Warner Bros. Hires Screenwriter from Black List Service, What Does This Mean for the Rest of Us?
Earlier this week, both Deadline and The Wrap reported news that Warner Bros. hired new screenwriter Richard Cordiner for a two-film blind deal. The first script Cordiner will write for the studio will be Spacesuit, based on the book by Nicholas de Monchaux that tells the true story of bra designers from Playtex who designed the spacesuit for Neil Armstrong and Buzz Aldrin to walk on the moon (which leads to the natural realization that, yes, all you MTV Music Video Award winners, your trophies were essentially designed by Playtex). What is more interesting about the Warner Bros. deal with Cordiner is the writer was discovered and signed by his agent and managers via The Black List service after his uploaded script The Shark Is Not Working about the making of Jaws made the rounds in Hollywood. This is great news for Cordiner and The Black List service, but what does it mean for the rest of us?
For those of you keeping score at home, this is not the first success story from The Black List service (for those of you unfamiliar with The Black List service for screenwriters to upload their screenplays for industry professionals to read, check out our previous posts here and here). In fact, back in April, The Wrap announced the first international sale of a spec script discovered from The Black List service. These big announcements certainly generate buzz for The Black List, but what do they really mean for aspiring screenwriters? Let's take a closer look.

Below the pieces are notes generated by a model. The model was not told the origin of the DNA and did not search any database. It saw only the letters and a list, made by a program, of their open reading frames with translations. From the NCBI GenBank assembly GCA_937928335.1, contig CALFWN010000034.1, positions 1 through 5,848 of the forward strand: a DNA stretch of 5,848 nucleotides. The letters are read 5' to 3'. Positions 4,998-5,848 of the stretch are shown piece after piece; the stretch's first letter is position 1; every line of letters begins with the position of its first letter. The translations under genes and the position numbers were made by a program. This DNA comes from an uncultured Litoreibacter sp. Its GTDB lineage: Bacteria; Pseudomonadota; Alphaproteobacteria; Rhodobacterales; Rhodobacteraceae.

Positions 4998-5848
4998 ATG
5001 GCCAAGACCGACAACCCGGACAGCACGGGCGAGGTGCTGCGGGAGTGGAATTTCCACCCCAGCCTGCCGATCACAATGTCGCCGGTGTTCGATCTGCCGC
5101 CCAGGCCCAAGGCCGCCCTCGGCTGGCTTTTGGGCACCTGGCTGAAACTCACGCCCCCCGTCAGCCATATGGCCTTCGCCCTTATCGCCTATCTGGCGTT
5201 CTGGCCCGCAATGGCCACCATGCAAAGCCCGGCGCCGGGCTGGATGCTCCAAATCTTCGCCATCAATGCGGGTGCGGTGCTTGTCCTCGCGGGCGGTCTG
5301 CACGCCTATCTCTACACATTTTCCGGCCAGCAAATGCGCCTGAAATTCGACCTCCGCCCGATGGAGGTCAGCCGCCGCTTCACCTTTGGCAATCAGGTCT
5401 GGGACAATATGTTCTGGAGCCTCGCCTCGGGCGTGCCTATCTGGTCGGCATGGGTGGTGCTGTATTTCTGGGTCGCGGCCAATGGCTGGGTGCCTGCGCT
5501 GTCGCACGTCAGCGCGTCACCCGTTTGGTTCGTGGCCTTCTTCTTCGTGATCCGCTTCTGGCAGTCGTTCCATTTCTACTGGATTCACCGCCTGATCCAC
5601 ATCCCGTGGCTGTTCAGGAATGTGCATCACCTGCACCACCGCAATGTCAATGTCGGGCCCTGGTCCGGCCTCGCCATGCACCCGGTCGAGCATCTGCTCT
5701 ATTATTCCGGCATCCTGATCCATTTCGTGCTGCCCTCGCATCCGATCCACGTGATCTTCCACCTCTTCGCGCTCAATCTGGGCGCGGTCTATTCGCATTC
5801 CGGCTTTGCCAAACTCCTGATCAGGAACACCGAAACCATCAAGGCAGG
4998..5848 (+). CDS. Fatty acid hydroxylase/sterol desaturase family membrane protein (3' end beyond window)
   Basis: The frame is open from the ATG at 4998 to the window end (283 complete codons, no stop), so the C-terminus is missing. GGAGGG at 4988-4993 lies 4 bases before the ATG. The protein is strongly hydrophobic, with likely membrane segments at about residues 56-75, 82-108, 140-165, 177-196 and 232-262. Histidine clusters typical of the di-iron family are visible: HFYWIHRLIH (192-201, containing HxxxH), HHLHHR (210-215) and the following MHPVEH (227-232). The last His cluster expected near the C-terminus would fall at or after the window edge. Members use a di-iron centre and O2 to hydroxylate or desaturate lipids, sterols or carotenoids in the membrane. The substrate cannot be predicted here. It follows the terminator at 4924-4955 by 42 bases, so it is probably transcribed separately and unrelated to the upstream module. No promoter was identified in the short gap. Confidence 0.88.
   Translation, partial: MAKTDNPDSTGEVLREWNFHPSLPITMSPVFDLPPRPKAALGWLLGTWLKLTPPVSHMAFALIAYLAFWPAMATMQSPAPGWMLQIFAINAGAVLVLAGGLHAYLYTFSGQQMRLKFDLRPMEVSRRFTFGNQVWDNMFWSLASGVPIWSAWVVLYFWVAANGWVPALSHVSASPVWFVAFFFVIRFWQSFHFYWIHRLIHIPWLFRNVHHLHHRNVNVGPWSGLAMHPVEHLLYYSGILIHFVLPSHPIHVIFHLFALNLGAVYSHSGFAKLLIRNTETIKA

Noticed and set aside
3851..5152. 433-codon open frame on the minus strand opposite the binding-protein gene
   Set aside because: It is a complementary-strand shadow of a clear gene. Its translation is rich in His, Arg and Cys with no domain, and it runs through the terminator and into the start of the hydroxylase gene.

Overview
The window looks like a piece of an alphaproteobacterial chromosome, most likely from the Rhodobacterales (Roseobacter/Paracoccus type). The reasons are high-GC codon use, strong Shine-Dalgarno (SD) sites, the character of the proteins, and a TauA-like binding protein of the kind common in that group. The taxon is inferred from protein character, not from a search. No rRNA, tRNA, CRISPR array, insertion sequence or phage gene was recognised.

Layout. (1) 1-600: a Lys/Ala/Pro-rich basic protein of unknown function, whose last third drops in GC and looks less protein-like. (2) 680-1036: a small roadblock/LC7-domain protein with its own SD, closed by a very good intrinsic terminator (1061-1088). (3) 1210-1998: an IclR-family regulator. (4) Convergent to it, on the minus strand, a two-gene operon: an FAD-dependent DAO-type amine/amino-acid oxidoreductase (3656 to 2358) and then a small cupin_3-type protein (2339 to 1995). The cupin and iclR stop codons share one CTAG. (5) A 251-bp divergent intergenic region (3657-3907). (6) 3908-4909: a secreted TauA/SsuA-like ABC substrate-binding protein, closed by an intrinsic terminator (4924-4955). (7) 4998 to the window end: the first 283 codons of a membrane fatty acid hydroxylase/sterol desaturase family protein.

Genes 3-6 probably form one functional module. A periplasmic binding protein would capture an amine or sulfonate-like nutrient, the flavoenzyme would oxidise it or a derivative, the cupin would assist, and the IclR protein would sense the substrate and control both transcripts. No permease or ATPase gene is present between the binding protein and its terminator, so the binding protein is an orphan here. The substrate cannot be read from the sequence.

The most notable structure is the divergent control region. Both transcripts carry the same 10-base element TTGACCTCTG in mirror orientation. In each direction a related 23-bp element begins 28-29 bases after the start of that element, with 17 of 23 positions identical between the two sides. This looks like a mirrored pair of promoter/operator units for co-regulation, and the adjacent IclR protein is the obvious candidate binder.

1. The Black List service is making connections between new screenwriters and industry professionals.
Let's start with the obvious: these success stories highlight the potential value proposition of The Black List's screenplay uploading service. Aspiring screenwriters now have a place where they can upload their screenplays and if those screenplays are reviewed and rated high enough, industry professionals will download and read them. This is a big deal because most agents, managers and production companies in Hollywood don't even open query letters anymore, so new screenwriters really have very few ways to get their scripts read by people who can actually produce movies or offer writing assignments. In the best case scenarios, new screenwriters are discovered, signed by agents and managers, sell spec screenplays and land paid writing assignments.
2. These success stories represent a tiny fraction of screenplays uploaded to The Black List.
Back in early April, The Black List reported that during the five months since the service's launch in October, 3,651 screenplays were uploaded. So if we don't even add in the screenplays uploaded over the past two months, these success stories represent less than 0.1% of the screenplays uploaded to The Black List. To be fair, several more connections are likely happening between managers, production companies and writers on a smaller scale that don't lead to big headlines.